At the recent World Recycling Convention in Berlin, the Bureau of International Recycling (BIR) staged another meeting of its Latin America Committee (LAC).
The gathering provided an opportunity to foster relationships between people already active in the Latin American market and those interested in developing trading links with a region which – according to LAC Chair Alejandro Jaramillo of Glorem SC in Mexico – was alive with “significant growth opportunities” for the sourcing and selling of recyclables.
As reported, in Latin America with 20 countries covering a total of 21 million square kilometers and with a population of close to 600 million people, there is great trading potential. For example, Alejandro Guerra of the Mexico-based automotive components provider Nemak underlined his company’s desire to “develop a sustainable supply chain” to support the steep growth in demand for its products. Given the limited availability in Latin America, his company was always seeking additional scrap vendors in other parts of the world who were able to offer reliable supply and quality, he was quoted by BIR.
– Article continues after advertisement –
Personal contact is important
Contributors to the meeting also stressed the challenges of doing business in that part of the world. LAC founder Enrique Acosta of BMB Metals in the USA, who had been conducting business in Latin America for more than two decades, urged container exporters from the region to dedicate human resources to the direct managerial control of shipments so as to ensure, for example, the best freight deals and the proper processing of documentation. In Latin America, he said, it was necessary to be “more proactive” with, for example, shipping lines in order to “keep the loop moving”.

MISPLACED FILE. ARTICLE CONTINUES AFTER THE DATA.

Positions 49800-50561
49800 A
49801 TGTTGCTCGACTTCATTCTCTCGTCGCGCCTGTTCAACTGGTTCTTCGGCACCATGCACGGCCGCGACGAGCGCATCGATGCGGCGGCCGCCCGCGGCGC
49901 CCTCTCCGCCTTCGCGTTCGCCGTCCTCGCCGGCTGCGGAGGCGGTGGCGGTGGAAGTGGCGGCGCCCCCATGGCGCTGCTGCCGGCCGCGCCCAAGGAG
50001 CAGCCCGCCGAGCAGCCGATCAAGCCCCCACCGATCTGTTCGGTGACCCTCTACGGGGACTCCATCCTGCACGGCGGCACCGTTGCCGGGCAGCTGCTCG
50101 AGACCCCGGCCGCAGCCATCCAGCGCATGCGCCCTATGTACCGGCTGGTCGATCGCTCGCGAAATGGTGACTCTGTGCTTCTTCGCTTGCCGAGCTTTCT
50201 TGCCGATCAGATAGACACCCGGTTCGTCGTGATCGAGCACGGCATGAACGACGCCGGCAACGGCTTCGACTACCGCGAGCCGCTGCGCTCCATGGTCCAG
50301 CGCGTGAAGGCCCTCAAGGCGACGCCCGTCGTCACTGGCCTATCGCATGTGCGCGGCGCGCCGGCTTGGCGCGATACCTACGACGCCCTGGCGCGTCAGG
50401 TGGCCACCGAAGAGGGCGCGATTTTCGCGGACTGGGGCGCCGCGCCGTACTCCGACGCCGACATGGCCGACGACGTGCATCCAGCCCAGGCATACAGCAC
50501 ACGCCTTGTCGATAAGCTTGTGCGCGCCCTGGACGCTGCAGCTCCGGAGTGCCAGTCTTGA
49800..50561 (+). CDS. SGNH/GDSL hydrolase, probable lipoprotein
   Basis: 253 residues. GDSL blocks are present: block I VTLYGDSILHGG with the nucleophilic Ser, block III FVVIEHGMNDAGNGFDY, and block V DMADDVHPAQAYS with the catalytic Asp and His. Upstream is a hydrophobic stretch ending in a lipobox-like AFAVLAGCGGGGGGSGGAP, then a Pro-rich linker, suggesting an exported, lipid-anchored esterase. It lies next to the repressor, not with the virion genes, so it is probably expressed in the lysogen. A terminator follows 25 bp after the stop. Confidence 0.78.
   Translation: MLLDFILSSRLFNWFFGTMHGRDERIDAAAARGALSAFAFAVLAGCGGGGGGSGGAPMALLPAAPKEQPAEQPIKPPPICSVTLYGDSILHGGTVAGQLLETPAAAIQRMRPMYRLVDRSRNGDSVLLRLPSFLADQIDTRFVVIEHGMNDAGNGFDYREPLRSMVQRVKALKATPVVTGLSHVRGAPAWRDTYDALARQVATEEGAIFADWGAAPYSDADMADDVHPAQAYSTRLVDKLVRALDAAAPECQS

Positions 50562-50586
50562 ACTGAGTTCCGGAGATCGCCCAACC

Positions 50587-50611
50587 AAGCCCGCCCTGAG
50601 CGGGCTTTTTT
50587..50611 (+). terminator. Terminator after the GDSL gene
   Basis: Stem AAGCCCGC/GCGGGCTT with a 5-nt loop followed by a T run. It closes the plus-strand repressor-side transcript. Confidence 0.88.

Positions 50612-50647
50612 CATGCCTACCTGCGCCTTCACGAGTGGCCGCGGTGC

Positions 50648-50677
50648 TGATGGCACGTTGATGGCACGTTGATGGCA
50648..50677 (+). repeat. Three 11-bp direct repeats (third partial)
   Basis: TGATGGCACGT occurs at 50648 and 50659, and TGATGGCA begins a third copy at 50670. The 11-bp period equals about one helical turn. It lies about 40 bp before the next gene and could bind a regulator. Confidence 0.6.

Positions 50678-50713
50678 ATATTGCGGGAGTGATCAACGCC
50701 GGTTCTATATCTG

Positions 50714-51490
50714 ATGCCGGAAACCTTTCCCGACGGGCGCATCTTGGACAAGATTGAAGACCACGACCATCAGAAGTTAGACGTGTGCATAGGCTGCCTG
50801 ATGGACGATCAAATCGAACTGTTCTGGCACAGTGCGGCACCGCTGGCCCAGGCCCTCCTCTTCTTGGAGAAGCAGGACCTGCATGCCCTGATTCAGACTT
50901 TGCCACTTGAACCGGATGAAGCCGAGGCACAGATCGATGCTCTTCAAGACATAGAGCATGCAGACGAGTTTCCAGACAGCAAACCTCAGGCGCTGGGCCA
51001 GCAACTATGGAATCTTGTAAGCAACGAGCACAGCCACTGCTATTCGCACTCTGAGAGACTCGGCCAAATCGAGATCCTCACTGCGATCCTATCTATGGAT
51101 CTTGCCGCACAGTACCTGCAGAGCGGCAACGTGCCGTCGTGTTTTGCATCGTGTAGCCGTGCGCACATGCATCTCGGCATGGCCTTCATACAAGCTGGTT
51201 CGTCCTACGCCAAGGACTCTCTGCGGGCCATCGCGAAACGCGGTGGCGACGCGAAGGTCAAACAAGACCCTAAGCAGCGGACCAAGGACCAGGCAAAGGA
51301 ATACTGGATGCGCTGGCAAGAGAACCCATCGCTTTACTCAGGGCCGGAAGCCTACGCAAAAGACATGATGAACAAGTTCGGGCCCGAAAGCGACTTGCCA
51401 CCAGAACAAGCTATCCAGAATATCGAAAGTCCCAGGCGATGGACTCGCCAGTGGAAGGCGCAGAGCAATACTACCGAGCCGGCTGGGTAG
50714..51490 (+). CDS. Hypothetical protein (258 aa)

In addition, Mr Acosta and Mr Guerra agreed on the need for companies to “do their homework” on potential business partners. “I don’t buy from unknown sources,” the former was cited.
According to the information, even a country the size of Brazil had a relatively low number of exporters – often because making initial contacts was “really hard”, explained Sébastien Hidalgo of the Spain-based Reinox Metal. For example, many of its relatively large companies did not have their own websites and detailed information on them was often difficult to secure. Mr Hidalgo hoped and believed the LAC would be instrumental to bridge this gap.